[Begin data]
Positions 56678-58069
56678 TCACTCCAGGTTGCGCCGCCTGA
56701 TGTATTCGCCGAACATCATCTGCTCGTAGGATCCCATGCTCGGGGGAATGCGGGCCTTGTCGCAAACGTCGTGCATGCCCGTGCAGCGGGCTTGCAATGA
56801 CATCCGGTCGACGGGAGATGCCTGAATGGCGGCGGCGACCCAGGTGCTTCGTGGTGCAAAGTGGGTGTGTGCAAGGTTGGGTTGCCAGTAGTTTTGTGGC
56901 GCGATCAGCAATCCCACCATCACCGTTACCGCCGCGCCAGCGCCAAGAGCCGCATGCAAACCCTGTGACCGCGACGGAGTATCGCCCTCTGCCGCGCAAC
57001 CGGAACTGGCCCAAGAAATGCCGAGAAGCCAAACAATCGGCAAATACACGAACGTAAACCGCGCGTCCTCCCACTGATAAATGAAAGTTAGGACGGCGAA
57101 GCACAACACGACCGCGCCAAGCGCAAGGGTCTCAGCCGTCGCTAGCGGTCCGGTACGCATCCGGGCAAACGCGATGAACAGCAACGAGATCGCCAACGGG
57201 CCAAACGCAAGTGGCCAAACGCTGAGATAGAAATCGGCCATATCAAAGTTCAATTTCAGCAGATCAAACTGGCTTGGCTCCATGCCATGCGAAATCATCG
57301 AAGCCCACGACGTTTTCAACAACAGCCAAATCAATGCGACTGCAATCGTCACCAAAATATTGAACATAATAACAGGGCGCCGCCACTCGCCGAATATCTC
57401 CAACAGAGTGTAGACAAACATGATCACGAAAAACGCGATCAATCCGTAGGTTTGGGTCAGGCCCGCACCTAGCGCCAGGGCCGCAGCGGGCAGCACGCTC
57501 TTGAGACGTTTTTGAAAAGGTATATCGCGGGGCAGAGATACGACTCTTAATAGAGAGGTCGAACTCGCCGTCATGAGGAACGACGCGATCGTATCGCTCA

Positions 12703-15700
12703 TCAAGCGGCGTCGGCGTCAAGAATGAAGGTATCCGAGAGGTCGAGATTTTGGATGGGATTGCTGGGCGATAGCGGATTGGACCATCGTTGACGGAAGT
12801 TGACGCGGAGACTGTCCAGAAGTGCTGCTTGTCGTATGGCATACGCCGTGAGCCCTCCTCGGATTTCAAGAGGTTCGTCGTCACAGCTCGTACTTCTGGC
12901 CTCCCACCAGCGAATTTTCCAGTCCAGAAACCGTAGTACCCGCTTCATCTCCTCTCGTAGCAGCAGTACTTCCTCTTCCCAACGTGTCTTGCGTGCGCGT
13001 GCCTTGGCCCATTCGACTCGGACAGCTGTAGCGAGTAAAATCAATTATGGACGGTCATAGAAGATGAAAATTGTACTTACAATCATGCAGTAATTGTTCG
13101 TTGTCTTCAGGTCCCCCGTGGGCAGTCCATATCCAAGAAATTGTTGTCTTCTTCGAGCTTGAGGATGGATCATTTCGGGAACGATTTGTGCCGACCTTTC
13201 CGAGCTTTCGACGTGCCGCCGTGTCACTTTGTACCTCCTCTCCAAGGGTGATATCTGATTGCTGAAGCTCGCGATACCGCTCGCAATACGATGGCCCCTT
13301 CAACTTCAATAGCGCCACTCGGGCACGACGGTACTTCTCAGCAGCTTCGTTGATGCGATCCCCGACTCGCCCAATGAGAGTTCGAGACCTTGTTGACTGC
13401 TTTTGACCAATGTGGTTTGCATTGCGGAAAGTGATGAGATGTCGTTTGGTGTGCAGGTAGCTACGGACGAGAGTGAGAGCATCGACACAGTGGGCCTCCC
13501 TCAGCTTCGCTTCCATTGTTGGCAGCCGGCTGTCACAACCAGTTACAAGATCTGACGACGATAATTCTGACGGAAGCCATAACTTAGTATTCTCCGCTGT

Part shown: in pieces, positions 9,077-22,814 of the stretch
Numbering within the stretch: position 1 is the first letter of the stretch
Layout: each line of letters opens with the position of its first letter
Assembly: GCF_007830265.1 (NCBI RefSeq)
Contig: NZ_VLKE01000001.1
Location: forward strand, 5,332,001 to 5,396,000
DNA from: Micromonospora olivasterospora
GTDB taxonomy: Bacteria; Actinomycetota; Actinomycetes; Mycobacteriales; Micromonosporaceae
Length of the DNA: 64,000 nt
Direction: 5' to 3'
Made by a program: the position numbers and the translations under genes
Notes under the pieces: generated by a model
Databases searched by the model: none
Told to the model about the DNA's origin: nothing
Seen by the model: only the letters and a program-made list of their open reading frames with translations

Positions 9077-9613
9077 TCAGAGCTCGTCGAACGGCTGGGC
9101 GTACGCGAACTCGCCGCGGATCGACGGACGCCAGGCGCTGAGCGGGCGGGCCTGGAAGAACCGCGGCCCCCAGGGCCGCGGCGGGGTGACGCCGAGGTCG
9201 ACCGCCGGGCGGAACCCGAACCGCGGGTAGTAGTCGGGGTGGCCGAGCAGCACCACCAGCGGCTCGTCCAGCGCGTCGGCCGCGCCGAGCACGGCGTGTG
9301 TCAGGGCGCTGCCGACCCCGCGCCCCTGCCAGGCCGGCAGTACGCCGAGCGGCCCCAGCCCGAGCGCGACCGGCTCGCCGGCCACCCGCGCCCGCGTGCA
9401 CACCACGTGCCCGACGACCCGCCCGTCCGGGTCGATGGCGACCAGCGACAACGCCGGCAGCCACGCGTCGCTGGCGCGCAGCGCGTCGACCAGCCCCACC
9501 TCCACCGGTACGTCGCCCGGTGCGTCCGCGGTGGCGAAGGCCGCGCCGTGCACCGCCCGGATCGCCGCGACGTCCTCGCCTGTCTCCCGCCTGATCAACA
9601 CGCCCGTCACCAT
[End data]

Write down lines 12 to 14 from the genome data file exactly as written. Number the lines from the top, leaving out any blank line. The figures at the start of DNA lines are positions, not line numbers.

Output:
Positions 12703-15700
12703 TCAAGCGGCGTCGGCGTCAAGAATGAAGGTATCCGAGAGGTCGAGATTTTGGATGGGATTGCTGGGCGATAGCGGATTGGACCATCGTTGACGGAAGT
12801 TGACGCGGAGACTGTCCAGAAGTGCTGCTTGTCGTATGGCATACGCCGTGAGCCCTCCTCGGATTTCAAGAGGTTCGTCGTCACAGCTCGTACTTCTGGC